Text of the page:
Chasing the birds, of the fluffy varietyNiGHTS: Journey of Dreams has been developed exclusively for Wii so I think it’s fair for me to assume, before I booted up the disc, that the Wii-mote’s functionality would lend itself perfectly to the central gameplay element of flight and the spiralling, looping and gliding motions of the androgynous NiGHTS.
NiGHTS is almost exclusively about flying. Yes, there are platforming elements and various mini-games, but for the majority of the game, and the most fun part of the whole experience, will be soaring through the skies, pulling off a range of acrobatic maneuvers, whilst dodging and weaving through golden hoops in an attempt to rack up as many links as possible.
As the initial tutorial demonstrates so well, the solid implementation of the Wii-mote and the potential the developer had to use its motion sensing capabilities to twist, turn and loop through the skies, hasn’t been realised. In fact, it’s been very poorly implemented.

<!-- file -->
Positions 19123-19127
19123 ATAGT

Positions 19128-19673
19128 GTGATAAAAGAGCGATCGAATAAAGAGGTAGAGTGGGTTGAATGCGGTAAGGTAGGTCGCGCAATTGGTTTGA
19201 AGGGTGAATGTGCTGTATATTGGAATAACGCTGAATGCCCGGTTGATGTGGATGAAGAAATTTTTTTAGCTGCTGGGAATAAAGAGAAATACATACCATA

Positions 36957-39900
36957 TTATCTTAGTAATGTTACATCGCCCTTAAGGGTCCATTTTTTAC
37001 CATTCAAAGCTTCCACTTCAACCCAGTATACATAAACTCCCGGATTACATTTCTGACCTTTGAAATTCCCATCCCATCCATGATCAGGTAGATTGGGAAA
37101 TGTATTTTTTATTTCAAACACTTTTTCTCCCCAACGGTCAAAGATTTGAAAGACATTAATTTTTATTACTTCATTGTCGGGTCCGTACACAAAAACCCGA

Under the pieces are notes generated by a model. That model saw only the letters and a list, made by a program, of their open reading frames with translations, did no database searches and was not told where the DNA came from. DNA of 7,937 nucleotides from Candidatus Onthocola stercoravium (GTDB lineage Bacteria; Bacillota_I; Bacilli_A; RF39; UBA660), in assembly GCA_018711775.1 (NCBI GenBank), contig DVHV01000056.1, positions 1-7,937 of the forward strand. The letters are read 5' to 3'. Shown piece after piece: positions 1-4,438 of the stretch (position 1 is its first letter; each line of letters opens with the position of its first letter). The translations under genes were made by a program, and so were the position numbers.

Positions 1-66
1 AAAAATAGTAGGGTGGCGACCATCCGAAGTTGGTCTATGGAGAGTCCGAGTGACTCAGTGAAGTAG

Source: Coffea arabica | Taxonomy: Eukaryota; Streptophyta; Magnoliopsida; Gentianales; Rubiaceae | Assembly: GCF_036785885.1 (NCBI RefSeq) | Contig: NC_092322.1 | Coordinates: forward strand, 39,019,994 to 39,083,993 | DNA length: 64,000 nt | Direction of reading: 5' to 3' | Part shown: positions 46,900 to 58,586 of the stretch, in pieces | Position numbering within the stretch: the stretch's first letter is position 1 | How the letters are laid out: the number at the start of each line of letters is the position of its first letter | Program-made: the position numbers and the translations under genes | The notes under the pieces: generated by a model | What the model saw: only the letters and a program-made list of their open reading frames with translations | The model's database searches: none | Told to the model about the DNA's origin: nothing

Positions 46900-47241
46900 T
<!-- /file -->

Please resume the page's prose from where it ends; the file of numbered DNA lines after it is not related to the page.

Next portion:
You move the cursor on screen by directing the Wii-mote to where you need to go and then you press the ‘A’ button to move NiGHTS towards the cursor point. Using the Wii-mote is more akin to a nightmare than a dream. NiGHTS just doesn’t respond how she should and as a result it’s a bumpy uncomfortable ride.
An integral part of the gameplay is para-looping, which involves rotating your Wii-mote in a circular motion, which allows you to suck up blue chips that revitalise your spirit, kill enemies, or capture creatures. The margin for error is so small that you’ll find yourself becoming increasingly frustrated at NiGHTS inability to follow what you’d think would be an easy manoeuvre for the character, especially when the same movement of the Wii-mote has been implemented so well in other Wii games. Sadly, the implementation of the Wii-mote in NiGHTS has been overlooked and therefore it’s a total waste of time using the Wii-mote for flying at all.